Marco Rubio Backs Higher Education Financing Reform

U.S. Sen. Marco Rubio, R-Fla., is backing U.S. Sen. Todd Young’s, R-Ind., proposal to reform a financial tool to help students pursuing higher education.

On Tuesday, Rubio is backing Young’s “ISA Student Protection Act.” From the other side of the aisle, U.S. Sen. Mark Warner, D-Va., and U.S. Sen. Chris Coons, D-Del., are also backing the proposal.

Rubio’s office offered some insights on the bill and why he was championing it.

“Income Share Agreements (ISAs) are an innovative and affordable way for students to finance their education based on their future income without going into debt,” Rubio’s office noted. “Under an ISA, a student agrees to pay a percentage of their income over a given time period in exchange for payments for tuition and expenses from nongovernmental sources. When the agreed timeframe ends, the student stops payments regardless of whether the initial amount was paid back to the ISA funder. This bipartisan bill would provide the necessary framework for ISAs and create consumer protections to improve their effectiveness – protecting students and ensuring their success in the workforce.”

The bill exempts lower income Americans from making payments towards their ISAs and cap the terms ISA providers can offer. The legislation also ensures ISA funders offer more transparency and information to students.

“It’s getting harder and harder for American families to afford the rising costs of college, and graduates are often forced to run up tens of thousands of dollars in student loan debt,” Rubio said.  “I am proud to re-introduce this innovative legislation to empower students to leverage their future income today and access the financial resources of businesses, individuals, and nonprofit organizations in order to achieve their higher education goals.”

“Far too often I hear of students and their families being forced to endure financial hardship in exchange for a quality education. Government-provided student loan debt continues to skyrocket while the average household income decreases,” Young said. “That’s why I have introduced a bill to offer students from all backgrounds with a private – or philanthropically – funded, debt-free financing option catered to their own income needs through the use of Income Share Agreements (ISAs). If we strengthen the framework of ISAs, we can help colleges and career and technical schools prepare Americans for rewarding careers, all without any additional cost to taxpayers.”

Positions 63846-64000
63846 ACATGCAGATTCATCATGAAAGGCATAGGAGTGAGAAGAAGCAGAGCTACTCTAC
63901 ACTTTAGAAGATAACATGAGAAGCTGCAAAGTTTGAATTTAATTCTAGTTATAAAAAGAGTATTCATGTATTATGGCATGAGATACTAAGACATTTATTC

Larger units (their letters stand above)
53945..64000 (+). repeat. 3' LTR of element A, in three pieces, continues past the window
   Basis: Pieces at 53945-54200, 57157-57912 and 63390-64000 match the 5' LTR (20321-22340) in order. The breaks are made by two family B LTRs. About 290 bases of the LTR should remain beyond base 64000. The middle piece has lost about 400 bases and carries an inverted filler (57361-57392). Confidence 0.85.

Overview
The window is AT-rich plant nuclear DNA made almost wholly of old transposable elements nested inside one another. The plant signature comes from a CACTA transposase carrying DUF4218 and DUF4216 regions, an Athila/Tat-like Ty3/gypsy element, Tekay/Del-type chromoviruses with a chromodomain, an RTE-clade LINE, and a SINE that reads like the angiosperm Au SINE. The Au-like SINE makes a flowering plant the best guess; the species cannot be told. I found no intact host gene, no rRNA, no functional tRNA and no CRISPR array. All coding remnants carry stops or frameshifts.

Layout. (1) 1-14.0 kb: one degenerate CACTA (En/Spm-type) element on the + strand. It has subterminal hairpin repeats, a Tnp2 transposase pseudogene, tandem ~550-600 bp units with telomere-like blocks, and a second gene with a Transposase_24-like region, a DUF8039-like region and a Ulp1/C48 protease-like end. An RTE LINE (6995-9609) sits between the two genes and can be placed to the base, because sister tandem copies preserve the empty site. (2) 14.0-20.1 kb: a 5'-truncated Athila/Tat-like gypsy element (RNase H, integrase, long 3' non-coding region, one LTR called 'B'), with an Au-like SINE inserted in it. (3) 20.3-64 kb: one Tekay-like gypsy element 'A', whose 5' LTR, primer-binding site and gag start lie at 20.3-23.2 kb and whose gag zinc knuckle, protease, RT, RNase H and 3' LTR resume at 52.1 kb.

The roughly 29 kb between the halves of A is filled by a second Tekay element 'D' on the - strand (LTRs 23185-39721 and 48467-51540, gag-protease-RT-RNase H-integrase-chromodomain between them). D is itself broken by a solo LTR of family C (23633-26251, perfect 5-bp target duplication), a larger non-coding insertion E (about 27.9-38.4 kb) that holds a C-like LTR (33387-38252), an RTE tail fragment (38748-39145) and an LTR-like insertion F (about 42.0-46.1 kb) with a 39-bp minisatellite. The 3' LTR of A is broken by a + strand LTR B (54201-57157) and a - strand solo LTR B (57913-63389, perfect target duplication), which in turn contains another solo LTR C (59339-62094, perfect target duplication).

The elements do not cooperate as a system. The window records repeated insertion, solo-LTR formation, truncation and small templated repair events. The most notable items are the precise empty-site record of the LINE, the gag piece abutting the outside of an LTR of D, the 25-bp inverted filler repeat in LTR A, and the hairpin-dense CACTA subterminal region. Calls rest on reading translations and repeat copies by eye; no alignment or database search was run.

“Income-Share Agreements are a promising way to finance postsecondary education and an attractive alternative to private student loans and PLUS loans. ISAs are also proving to be uniquely responsive to the needs of students who are ineligible for existing federal student aid programs—including DACA recipients, some justice-involved individuals, and those attending short-term training programs,” Warner said. “There are students across the country who are already benefiting from ISAs and deserve the safeguards and certainty the ISA Student Protection Act would provide, including protections during periods of low earnings, dischargeability in bankruptcy, and oversight authority by the Consumer Financial Protection Bureau. I’m pleased to be introducing this legislation with a bipartisan group of my colleagues and look forward to working to ensure ISAs continue expanding in a student-focused way.”

“Despite $1.6 trillion in U.S. student loan debt, millions of well-paying jobs continue to go unfilled. In an economy in need of more investment in postsecondary education and training opportunities, Income Share Agreements are a promising tool. Most importantly, ISAs protect students from the risk of onerous debt and elevate programs that guide students to well-paying jobs. The ISA Student Protection Act will allow the innovation of ISAs to proceed safely and with more government oversight, to the benefit of American students and families,” Coons said.

The Aspen Institute’s Future of Work Initiative, Colorado Mountain College (CMC), JFF, Marymount University, the Progressive Policy Institute, the San Diego Workforce Partnership, Purdue University and the University of Utah are all behind the proposal.

Young’s bill was sent to the U.S. Senate Finance Committee. So far, there is no companion measure over in the U.S. House.


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